Christmas Eve was a good time with good food and good drink and good people and loyal pups and a decent Apple Music Christmas playlist and a whiskey-warmed midnight meditation on the aluminum tree and color wheel of my boyhood.
Normally, I might be so kind as to inform you how far and where I drove to get that dessert--that coconut pie of the magical confluence of flaky crust and just-sweet-enough filling and mountainous coconut-bronzed meringue.
But then you might order one or two and drive over next Thanksgiving or Christmas. And then whoever is baking those pies might get inundated and be forced to impose a cap or even quit.
Then where would we be?
I'm kidding, of course. I'm here to serve. It's the Bulldog restaurant in Bald Knob, an easily worthwhile hour's drive from Little Rock.
So, there was a moment in early evening on Christmas Eve when I reclined in the Morris chair, absorbed the decorations and people and pups and experienced a rush of warmth and rare serenity.
It was like Barack Obama was president again, except that the presidency--indeed, politics--was the furthest thing from my mind.
Apparently, there can be a certain grouchiness in my everyday manner. Or so I am told.
Typically, I tend to start thinking about the next project midway through the current one, which can create a state of what might appear to others as agitation and express itself in unintended ... abruptness, shall we say.
But I do believe that, on or about 7 p.m. on Christmas Eve, I briefly lapsed into what they call the moment. And I never fully left it until the next morning when certain persons were taking entirely too long to tear into their gifts.
Come on--rip that paper wide open. Here--I'll show you. I'll buy more paper or gift bags next year. We can't spend all day opening all this ... this ... stuff.
The next thing you knew I was remembering who the preposterous second-place president was and what his hair looks like.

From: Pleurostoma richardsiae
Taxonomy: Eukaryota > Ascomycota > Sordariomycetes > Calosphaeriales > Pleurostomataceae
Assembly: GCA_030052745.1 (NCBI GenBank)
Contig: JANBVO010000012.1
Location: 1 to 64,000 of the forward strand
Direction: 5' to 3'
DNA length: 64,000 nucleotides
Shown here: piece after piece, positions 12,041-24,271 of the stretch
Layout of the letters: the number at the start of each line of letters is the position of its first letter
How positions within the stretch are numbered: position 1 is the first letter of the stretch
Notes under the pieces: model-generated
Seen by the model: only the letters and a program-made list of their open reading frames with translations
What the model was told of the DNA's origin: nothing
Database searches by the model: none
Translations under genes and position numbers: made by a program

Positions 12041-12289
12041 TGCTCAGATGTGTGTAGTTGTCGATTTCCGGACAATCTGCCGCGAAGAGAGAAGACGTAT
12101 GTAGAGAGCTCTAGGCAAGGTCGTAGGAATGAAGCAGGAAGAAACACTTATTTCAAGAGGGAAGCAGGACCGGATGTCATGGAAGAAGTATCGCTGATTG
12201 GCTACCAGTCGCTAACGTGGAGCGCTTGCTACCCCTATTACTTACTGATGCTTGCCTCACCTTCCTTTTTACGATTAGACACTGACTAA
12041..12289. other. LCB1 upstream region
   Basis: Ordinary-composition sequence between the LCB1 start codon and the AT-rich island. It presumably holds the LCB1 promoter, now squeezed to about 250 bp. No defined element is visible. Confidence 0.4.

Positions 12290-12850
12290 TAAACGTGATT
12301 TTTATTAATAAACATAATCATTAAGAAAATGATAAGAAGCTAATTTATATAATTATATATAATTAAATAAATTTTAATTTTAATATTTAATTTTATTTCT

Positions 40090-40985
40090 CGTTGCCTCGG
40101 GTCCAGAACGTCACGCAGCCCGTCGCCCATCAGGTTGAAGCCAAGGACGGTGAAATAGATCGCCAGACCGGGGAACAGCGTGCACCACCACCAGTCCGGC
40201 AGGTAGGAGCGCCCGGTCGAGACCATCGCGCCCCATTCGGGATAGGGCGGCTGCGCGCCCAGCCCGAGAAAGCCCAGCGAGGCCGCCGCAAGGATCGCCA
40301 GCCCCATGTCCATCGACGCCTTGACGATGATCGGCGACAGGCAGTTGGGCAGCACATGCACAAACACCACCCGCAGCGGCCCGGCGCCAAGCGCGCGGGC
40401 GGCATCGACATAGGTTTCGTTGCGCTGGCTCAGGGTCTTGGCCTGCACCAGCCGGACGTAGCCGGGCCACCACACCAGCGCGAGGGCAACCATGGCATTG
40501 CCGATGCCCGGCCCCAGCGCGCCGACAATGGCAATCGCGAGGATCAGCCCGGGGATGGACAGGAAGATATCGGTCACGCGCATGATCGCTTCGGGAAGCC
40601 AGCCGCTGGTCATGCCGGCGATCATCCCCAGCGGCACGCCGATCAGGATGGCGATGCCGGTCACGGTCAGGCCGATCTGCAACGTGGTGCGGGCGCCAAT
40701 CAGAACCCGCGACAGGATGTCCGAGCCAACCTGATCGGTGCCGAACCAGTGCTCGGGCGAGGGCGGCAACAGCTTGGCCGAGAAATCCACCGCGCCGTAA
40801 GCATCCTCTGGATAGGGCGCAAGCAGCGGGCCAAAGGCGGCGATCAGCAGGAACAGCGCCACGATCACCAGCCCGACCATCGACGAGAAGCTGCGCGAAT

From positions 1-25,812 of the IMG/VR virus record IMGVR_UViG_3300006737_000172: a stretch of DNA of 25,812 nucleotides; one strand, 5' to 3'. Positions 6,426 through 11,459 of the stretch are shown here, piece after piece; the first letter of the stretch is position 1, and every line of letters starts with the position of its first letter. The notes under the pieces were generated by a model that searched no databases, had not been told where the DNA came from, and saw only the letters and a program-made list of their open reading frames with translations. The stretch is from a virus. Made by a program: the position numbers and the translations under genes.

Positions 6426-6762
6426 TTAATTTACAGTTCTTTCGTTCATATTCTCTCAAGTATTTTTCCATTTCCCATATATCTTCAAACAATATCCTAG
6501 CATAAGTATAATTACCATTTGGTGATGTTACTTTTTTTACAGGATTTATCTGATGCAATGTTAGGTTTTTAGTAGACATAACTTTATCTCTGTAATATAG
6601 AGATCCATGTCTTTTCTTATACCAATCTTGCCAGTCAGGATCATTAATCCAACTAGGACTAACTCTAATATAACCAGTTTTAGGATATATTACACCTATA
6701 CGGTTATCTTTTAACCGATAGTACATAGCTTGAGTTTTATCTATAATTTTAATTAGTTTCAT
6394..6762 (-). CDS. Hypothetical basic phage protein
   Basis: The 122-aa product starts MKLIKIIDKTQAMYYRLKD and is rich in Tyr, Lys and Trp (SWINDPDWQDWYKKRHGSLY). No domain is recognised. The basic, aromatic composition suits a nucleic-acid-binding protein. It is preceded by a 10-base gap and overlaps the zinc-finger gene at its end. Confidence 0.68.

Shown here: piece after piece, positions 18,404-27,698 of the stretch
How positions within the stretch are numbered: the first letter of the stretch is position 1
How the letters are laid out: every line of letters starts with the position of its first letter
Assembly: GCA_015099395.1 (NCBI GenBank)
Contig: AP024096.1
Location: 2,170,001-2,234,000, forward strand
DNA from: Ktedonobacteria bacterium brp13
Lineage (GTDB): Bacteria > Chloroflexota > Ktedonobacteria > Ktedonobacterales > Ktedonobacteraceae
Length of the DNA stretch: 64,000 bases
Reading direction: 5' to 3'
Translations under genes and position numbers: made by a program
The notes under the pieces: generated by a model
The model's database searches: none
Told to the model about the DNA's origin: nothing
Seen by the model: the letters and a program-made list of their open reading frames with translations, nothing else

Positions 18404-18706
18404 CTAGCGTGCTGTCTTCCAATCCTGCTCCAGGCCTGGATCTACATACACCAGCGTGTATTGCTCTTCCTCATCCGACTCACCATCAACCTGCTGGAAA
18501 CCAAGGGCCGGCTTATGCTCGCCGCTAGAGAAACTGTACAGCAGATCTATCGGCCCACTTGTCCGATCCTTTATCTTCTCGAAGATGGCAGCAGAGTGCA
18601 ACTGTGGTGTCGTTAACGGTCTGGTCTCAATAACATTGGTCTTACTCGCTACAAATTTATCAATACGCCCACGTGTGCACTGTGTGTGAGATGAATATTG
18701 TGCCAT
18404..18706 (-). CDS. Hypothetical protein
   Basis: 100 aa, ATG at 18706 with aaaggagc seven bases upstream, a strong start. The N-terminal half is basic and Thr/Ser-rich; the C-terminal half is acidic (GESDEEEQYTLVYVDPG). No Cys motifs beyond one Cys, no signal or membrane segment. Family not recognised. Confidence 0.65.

Amid the other fleeting transcendences of Christmas Eve, we watched It's a Wonderful Life, which some of my pals dismiss as hokum but which I always have found positively profound.
The point of the story is the very essence, as I assess it, of religion, whatever your variety. It is to live in a way that the direct and domino effects of your influences are positive, even transformative, for people and events.
That means, conversely, that, by a life wrongly lived, things would be poorer for one's home or street or community by one's presence.
And there is the other variation: What might it be like at our home, or on our street, or in our town, even across the world, if we'd not lived?
None of us gets an angel like Clarence to show us what would have happened without us. We can merely aim abstractly and high.
The other point of the film is that, typically, even a good man is lesser than, or at least less without, a good woman.
Jimmy Stewart portrays a stellar man. But, confronted daily by the pressures of life, he breaks down and verbally abuses his lovable uncle and frightens the children and wanders the street contemplating suicide and needing an angel to give him perspective and save him.
Meantime, we learn, Donna Reed is his real savior back in the real world, comforting the kids and finding out what's wrong with her husband and going out and doing something about it.
By the time Jimmy gets back from his angel madness, Donna has assembled friends and loved ones from far and near to ante up to save the building-and-loan.
She'd been the one to open his eyes to the loving partnership right in front of him.
She'd been the one to offer him the honeymoon fund to calm a run on the building-and-loan. She'd been the one to recreate a honeymoon getaway at home because the run on the building-and-loan had, as usual, kept them home.
An angel with wings can be nice, but it's less valuable than a good woman with her feet on the ground.
P.S.--This is an expanded version of some of these thoughts as expressed on social media, after which a former schoolteacher of mine commented that I was a good man to write such things.
I replied with a truth as profound and potentially instructive as It's a Wonderful Life. It's that it's easy to be the hero of your own narrative. The challenge and real meaning would come in measuring up to yourself in your narrative.
John Brummett, whose column appears regularly in the Arkansas Democrat-Gazette, was inducted into the Arkansas Writers' Hall of Fame in 2014. Email him at email@example.com. Read his @johnbrummett Twitter feed.
Editorial on 12/28/2017
Print Headline: Fleeting transcendence